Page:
While the ultimate outcome was favorable, roosters and their supporters did not come out unscathed. The committee adopted an amendment that weakened the bill’s penalties, making a first offense a misdemeanor rather than a fourth degree felony. Before this change, the proposed cockfighting ban mirrored the state’s dogfighting ban.

Two days later, New Mexico’s roosters really had something to crow about: a decisive 33-11 vote by the full Senate to pass SB 10. The decision came down after more than five hours of debate in front of an uncharacteristically sparse audience. Debate was impassioned and at times tense. At one point, Senator Shannon Robinson (D-Albuquerque), whose father was a cockfighter, threw his hands up and stormed out of the Senate Chambers. Senator Griego shared his fear that banning cockfighting was the first step down a slippery slope that includes attacks on rodeos, hunting, ranching, traditional herbal medicine and smoking in public places.

Senator Cisco McSorley (D-Albuquerque) countered Senator Griego’s far-reaching claims and refocused the issue on animal cruelty. Additionally, he vowed to champion future efforts to rout out cruelty to animals, regardless of where it was found.

Senator John Arthur Smith (D-Deming), recalled the cockfighters’ previous committee testimony detailing how bets were made during the fights and their admitting to wagering hundreds of dollars the previous weekend. He cautioned the Senate that allowing such activity to continue could be construed as an endorsement of gambling activity, and thus could compromise the state’s gambling compacts. These compacts bring in large sums of money to the state from casinos and other legal gambling establishments.

After fending off adverse amendments proposed by Senator Griego to make non-lethal rooster boxing legal, to enable counties to opt out of the ban, and to tack on a deadly $500,000 appropriation for enforcement, an amendment was adopted to weaken the penalties once again. Now, a first offense would be a petty misdemeanor (up to 6 months in jail and a maximum $500 fine), a second offense would be a misdemeanor and third and subsequent offenses would be a fourth degree felony. Legislators on both sides of the fight expressed a desire to give cockfighters a chance to make a few mistakes.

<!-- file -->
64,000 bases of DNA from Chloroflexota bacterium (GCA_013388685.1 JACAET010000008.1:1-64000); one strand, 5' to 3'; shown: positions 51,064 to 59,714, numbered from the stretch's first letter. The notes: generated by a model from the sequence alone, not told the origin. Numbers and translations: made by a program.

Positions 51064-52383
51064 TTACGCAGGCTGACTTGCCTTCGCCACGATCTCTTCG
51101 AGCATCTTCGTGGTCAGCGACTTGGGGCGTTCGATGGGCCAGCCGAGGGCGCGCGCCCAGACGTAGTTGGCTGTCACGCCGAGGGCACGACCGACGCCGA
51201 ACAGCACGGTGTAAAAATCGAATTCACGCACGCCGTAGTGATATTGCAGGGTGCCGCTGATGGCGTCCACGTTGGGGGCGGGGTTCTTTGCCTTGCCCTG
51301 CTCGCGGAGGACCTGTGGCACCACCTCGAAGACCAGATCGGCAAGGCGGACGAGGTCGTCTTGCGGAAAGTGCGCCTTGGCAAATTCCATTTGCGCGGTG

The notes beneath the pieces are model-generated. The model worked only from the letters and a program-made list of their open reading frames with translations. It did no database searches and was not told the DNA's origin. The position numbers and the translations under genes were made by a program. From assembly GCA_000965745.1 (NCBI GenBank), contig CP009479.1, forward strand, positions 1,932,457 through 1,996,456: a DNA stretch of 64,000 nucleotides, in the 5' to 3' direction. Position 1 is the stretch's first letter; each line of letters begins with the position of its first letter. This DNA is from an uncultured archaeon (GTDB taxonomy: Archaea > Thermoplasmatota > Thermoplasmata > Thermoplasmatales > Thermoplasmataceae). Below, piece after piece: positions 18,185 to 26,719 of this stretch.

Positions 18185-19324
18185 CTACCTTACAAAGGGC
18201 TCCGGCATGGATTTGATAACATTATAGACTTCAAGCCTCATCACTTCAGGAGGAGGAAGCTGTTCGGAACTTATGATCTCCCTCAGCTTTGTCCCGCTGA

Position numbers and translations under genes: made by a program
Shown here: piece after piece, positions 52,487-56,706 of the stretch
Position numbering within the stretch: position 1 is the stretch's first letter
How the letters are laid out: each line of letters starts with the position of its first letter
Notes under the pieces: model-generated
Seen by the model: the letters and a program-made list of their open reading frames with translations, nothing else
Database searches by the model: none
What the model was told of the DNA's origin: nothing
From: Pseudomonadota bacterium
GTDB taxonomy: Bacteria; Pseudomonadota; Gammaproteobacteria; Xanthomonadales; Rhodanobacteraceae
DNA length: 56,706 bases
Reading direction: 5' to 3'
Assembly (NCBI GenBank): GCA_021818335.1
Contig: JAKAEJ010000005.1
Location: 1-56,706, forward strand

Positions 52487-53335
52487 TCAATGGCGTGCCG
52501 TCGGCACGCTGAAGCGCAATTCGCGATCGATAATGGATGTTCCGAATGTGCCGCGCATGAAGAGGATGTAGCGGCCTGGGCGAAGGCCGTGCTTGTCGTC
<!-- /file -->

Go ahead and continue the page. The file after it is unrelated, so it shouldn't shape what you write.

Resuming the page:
Another amendment was adopted that struck being a spectator at a cockfight from the list of offenses. The original bill language made it a crime to be present at a cockfight without trying to stop it. Senator Rod Adair (R-Roswell) pushed the amendment, speculating that whoever tried to break up a cockfight would end up in a fight himself.

The cockfighters have not yet conceded defeat. Many admit they will continue to fight their roosters even after the bloodsport is outlawed. They talk of filing lawsuits against the ban. A few have taken to bullying. Allen Sanchez reported that his 80-year-old mother and several of his sisters were threatened by cockfighters after the Senate passed SB 10. Authorities are investigating.

The bill then moved to the House, where it was referred to the Agriculture and Judiciary committees. It passed the Ag Committee 6-1 (House Minority Whip Dan Foley, R-Roswell, voted against it) after an unsuccessful attempt to attach an amendment giving cockfighters more time to find other work, at a February 24th hearing attended by a diminished number of cockfighting proponents as well as ban supporters. Adding to the drama were two anti-ban speakers who became so infuriated during their testimony that they were removed from the House floor by security guards. The Judiciary Committee passed the bill 9-1 two days later (Don Tripp, R-Socorro, cast the dissenting vote). Cockfighting bans have passed the full House, most recently in 2005 when the vote was 50 to 15. An equally strong vote is expected again this year. But as of press time, the ban had not yet been debated and voted on by the House.

Animal advocates throughout New Mexico are rejoicing. Not only have we moved to end knife fights between chickens, but we have hit a milestone in our evolution to a more humane society. Two decades ago, cockfighting was simply a topic of crass humor. Today, we recognize the violence and cruelty involved in blood sports is pervasive and that our compassion should extend to all animals. Cruelty should be recognized for what it is and not protected by a veil of bogus cultural claims.